Home > Business Critical Applications, VMware > Win 2K8 with PVSCSI Critical Issue

Win 2K8 with PVSCSI Critical Issue

I’ve started to see reports recently of I/O errors when running very high I/O workloads on Windows 2008 and Windows 2008 R2 VM’s. Mostly this was during artificial benchmark tests run against MS SQL and Exchange 2010 with Jetstress. However it could impact production workloads. Upon further investigation it appears these I/O errors are a known defect with a certain version of the PVSCSI driver that comes with VMware Tools and can affect vSphere 4.0 U1, 4.1 and 5.0. Here I’ll cover more about this potentially serious issue and how to fix it.

This problem is described in VMware KB 2004578 – Windows 2008 R2 virtual machine using a Paravirtual SCSI adapter reports the error: Operating system error 1117 encountered along with the versions of the PVSCSI driver that are impacted and a link to the fix. Microsoft has also included a knowledge base article on their site with regard to this, refer to MS KB 2519834 – SQL Server reports “Operating system error 1117 (I/O Device Error)” on VMware ESX environments that are configured to use PVSCSI adapters.

Although the referenced KB articles describe a situation with SQL it is possible for this to happen under any high I/O workload on the impacted versions of Windows, including for example Exchange. The information available right now doesn’t mention Windows 7 VM’s. But Win7 VM’s are generally less susceptible to the same high I/O workloads as Exchange and SQL servers. Even though Win7 VM’s are less susceptible to the same load conditions that would cause this issue the PVSCSI driver in Win7 is still affected by this problem and should be updated. In the case of VDI desktops could be re-provisioned if they experienced this issue.

What makes this issue potentially serious is that in the worst case (rare) scenario this problem could lead to data corruption. This makes it very important that you upgrade or patch your vSphere environment to address this defect. With ESXi 5.0 the patch is included with Update 1. For ESXi 4.1 you should deploy Patch 04 described in VMware KB 2009144 – VMware ESXi 4.1 Patch ESXi410-201201402-BG: Updates VMware Tools.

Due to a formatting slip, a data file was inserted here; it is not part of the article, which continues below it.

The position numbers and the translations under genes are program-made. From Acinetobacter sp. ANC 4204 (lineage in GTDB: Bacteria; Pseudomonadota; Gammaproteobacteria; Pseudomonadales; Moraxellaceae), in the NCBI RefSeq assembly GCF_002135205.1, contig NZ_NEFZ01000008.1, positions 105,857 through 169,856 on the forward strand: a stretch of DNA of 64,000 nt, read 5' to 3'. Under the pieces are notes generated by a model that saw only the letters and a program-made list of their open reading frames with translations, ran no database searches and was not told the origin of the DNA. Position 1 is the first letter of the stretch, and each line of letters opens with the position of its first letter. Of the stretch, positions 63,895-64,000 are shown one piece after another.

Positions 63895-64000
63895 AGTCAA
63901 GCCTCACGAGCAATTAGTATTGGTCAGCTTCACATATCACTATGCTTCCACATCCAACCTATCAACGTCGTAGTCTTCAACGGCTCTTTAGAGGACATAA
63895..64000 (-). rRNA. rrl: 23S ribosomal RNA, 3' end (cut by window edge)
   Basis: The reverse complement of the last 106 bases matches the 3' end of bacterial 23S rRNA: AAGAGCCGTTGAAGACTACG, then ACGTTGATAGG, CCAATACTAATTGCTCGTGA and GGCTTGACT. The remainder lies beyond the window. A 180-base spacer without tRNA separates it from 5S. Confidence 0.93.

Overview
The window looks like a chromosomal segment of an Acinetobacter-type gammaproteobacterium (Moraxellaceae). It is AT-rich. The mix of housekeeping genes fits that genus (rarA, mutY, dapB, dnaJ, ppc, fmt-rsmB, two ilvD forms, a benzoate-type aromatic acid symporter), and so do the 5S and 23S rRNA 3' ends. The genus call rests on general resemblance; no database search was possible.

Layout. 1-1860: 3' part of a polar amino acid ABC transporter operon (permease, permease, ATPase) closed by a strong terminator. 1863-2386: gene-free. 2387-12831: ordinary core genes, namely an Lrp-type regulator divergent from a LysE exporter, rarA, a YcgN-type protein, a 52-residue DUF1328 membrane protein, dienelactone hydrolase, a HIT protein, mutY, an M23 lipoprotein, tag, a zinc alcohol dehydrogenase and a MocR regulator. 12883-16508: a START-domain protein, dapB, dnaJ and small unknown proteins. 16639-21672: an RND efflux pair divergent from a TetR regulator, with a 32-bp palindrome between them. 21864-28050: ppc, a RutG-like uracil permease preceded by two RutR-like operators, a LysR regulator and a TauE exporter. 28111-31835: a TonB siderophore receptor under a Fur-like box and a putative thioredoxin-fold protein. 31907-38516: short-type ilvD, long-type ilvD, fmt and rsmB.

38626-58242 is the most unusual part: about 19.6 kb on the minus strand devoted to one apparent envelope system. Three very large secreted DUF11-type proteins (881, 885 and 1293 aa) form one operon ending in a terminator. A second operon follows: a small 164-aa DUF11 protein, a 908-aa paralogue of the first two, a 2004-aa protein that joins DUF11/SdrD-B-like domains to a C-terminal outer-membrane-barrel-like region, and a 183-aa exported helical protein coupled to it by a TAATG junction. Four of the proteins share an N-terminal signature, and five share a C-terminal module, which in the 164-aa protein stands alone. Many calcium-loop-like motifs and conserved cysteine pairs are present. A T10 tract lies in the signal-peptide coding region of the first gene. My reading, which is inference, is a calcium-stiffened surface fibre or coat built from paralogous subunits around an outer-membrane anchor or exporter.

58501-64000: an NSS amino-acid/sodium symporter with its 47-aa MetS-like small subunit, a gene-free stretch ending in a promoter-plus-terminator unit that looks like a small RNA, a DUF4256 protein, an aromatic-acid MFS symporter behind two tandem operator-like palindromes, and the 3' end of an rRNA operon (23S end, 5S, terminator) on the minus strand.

On completion of the ESXi Patch process, you will be required to update VMware Tools (System Restart Required) on both required VMs and Templates. You should then confirm the PVSCSI StorPort device driver version has been updated to or later.  For more information about the VMware Paravirtual SCSI adapter and supported VMs, refer to VMware KB 1010398 – Configuring disks to use VMware Paravirtual SCSI (PVSCSI) adapters.

This post first appeared on the Long White Virtual Clouds blog at longwhiteclouds.com, by Michael Webster +. Copyright © 2012 – IT Solutions 2000 Ltd and Michael Webster +. All rights reserved. Not to be reproduced for commercial purposes without written permission.

  1. CM
    August 25, 2012 at 7:37 am

    Thank you for the helpful post! I’m looking into standardizing a Windows Server 2012 Datacenter template and was curious about this adapter. I may steer clear of this for now. Data integrity comes before performance any day of the week in my book, and I would assume this might not be the only risk from using the PVSCSI adapter.

    • August 25, 2012 at 7:44 am

      Hi Warren,

      I agree data integrity comes before performance. In this case the bug has been fixed and I’ve tested it and have a number of customers who have deployed PVSCSI successfully without any issues. Given that Windows Server 2012 isn’t supported on any version of vSphere that has this bug you’re pretty safe to use it. But as with everything you should do some testing yourself and also ensure the benefits are what you’re expecting. The results I posted on my Fusion IO testing were with Windows 2008 R2 using the PVSCSI driver. Without PVSCSI the latency was 3x slower. But we are talking something that was 300 microseconds being 1 millisecond. This bug was definitely a surprise from left field as I’d used PVSCSI quite a bit in the work I do with business critical applications. Fortunately it wasn’t a problem for long and VMware got the fix out. I didn’t hear of any actual instances of data corruption in production environments caused by this bug either, as it was picked up during customer project test phases.